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How Has Covid Changed Your Estate Plan?

As we move until fall of 2021, we are approaching two years battling the global Covid-19 pandemic. If you have not personally contracted Covid, you probably know someone who has. While some people only experience mild symptoms and recover completely, others risk hospitalization and even death if they contract the virus. Throughout the pandemic, the need for a comprehensive and inclusive estate plan has become increasingly clear. A Murfreesboro estate planning attorney at Bennett, Michael & Hornsby discusses how your estate plan has likely changed during Covid-19.

Every adult should have an estate plan in place. Unfortunately, it can take something like the Covid-19 pandemic to drive that concept home and motivate peoplecriminal defense attorney to create or update their estate plan. Some of the specific estate planning components that you may have already added, or should consider adding, to your estate plan given the ongoing health crisis include:

    • Healthcare Power of Attorney. A healthcare POA is one of two common advance directives that allows you to appoint someone to make medical decisions for you if you are unable to make them yourself. Having a healthcare POA in place is always a wise choice; however, the Covid-19 pandemic has increased the need to have one because if you become sick enough that you cannot make decisions for yourself, someone will need to make them for you. In the absence of a healthcare POA, your loved ones may end up in a legal battle over the right to make those decisions for you.
    • Living Will.  A living will, referred to as “Individual Instructions” in Tennessee, is the other common type of advance directive. A living will allows you provide your wishes regarding medical care in the event that you can no longer speak for yourself.  In addition to health care decisions, it also allows you to give instructions regarding other advance planning concerns, such as your burial wishes.  It takes effect when your designated physician determines that you are no longer able to understand the significant benefits, risks, and alternatives to proposed health care and to make and communicate a health care decision.   
    • Financial Power of Attorney.  If you do not already have a financial POA in place, now is a great time to execute one. A financial Power of Attorney (POA) allows you to decide who will do things such as conduct banking transactions, pay your bills, and control assets if you are unable to do so yourself. Whether because you are ill from Covid-19, or simply out of the state at some point in the future, someone will need this authority in your absence.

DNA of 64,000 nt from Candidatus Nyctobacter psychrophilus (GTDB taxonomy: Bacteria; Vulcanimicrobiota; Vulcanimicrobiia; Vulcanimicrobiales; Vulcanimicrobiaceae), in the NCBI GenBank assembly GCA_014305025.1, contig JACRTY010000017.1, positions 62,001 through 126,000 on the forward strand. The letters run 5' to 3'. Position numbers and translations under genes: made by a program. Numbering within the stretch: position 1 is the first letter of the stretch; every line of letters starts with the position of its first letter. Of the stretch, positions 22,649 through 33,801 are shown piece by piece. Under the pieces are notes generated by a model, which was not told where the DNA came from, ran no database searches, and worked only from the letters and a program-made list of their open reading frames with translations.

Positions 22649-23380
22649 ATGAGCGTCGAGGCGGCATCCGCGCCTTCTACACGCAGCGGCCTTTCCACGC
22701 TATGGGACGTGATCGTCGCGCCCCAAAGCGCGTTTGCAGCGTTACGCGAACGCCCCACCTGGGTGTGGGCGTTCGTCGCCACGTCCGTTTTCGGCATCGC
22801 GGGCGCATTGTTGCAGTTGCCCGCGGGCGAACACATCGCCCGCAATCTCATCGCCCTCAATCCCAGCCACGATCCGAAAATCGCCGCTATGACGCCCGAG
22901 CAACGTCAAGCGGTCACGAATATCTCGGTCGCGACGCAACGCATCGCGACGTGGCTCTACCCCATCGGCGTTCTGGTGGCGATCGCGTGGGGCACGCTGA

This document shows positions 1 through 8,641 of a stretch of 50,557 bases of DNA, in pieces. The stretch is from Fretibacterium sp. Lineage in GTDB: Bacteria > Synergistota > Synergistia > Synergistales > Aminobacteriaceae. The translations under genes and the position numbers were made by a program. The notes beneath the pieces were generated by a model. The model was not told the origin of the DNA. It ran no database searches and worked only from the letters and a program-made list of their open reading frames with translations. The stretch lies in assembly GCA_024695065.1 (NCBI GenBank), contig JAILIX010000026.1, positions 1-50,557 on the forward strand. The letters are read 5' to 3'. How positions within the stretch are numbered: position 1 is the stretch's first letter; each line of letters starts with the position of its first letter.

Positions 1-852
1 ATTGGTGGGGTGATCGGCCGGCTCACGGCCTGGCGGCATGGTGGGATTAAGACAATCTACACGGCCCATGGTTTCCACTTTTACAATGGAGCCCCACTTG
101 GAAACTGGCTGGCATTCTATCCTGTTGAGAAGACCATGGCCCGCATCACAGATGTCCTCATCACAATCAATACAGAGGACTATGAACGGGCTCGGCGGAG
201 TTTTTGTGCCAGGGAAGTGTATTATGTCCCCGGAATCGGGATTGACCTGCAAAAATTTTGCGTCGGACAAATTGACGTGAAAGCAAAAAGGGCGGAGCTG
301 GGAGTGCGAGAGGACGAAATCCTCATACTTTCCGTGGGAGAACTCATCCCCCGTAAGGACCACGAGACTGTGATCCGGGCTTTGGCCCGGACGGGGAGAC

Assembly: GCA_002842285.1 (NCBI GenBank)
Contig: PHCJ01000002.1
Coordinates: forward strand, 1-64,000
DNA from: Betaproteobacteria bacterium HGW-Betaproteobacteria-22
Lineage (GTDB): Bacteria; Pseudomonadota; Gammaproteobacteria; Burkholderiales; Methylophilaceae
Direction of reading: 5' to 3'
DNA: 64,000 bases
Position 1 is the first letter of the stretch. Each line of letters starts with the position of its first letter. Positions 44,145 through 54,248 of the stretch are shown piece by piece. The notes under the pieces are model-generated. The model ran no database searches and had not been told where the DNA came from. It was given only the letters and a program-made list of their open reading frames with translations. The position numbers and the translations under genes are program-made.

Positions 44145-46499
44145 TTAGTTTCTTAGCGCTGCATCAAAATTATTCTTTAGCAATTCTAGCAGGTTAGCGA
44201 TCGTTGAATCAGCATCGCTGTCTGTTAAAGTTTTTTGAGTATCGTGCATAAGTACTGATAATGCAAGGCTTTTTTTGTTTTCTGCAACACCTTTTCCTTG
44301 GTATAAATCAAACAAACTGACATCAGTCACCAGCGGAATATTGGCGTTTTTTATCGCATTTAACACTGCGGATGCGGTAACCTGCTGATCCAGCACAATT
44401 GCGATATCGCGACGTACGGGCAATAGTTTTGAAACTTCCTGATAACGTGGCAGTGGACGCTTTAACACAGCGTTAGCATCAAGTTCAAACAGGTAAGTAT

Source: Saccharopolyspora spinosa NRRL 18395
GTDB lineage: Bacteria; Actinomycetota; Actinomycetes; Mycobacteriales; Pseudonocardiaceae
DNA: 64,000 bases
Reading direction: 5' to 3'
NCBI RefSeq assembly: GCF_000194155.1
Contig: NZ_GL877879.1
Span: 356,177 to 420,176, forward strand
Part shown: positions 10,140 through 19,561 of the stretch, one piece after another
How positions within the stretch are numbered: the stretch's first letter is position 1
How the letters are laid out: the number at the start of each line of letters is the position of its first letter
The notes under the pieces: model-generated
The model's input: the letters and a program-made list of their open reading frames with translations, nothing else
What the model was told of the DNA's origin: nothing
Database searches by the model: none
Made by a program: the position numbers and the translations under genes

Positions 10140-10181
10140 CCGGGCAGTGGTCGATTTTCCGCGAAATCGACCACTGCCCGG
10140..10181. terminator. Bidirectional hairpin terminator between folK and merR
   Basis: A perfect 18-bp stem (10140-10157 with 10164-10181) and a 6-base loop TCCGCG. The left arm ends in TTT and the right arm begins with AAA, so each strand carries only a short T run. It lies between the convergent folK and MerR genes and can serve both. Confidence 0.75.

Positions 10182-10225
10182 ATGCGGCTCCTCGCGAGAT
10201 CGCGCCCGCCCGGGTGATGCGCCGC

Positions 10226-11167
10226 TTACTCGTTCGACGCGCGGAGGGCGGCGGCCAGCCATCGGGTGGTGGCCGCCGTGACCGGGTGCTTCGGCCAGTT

• HIPAA Waiver.  You have probably signed a HIPAA form at the doctor’s office or hospital numerous times; however, you also probably did not bother to read the form. Basically, the federal HIPAA laws prevent healthcare providers from disseminating your personal healthcare information without your consent. In the wake of Covid, signing a HIPAA waiver is probably a good idea given that family members are often not permitted to visit with sick Covid patients. A HIPAA waiver may be the only way your loved ones are able to access crucial medical information about you if you are hospitalized. Sometimes even an active healthcare POA will not be accepted by hospitals and doctors, further increasing the need for a HIPAA waiver.
  • Last Will and Testament. Even without a pandemic, every adult should have a Last Will and Testament in place; however, Covid-19 has forced many of us to confront the need for a Will. Executing a Will is your opportunity to decide what happens to your assets after you are gone because if you pass away without a Will, the court will rely on state intestate laws to determine who inherits your property.
  • Living Trust.  A living trust can be used to gift assets to minor children as well as serving as an incapacity planning tool. If you become incapacitated or are unable to manage your estate, the person you appoint as the successor trustee steps in and takes control of your assets during your incapacity without the need for court intervention.

Contact a Murfreesboro Estate Planning Attorney

If you are ready to create an estate plan or update an existing plan, consult with an experienced Murfreesboro estate planning attorney by contacting the team at Bennett, Michael & Hornsby by calling 615-898-1560 to schedule your free appointment.

Stan Bennett
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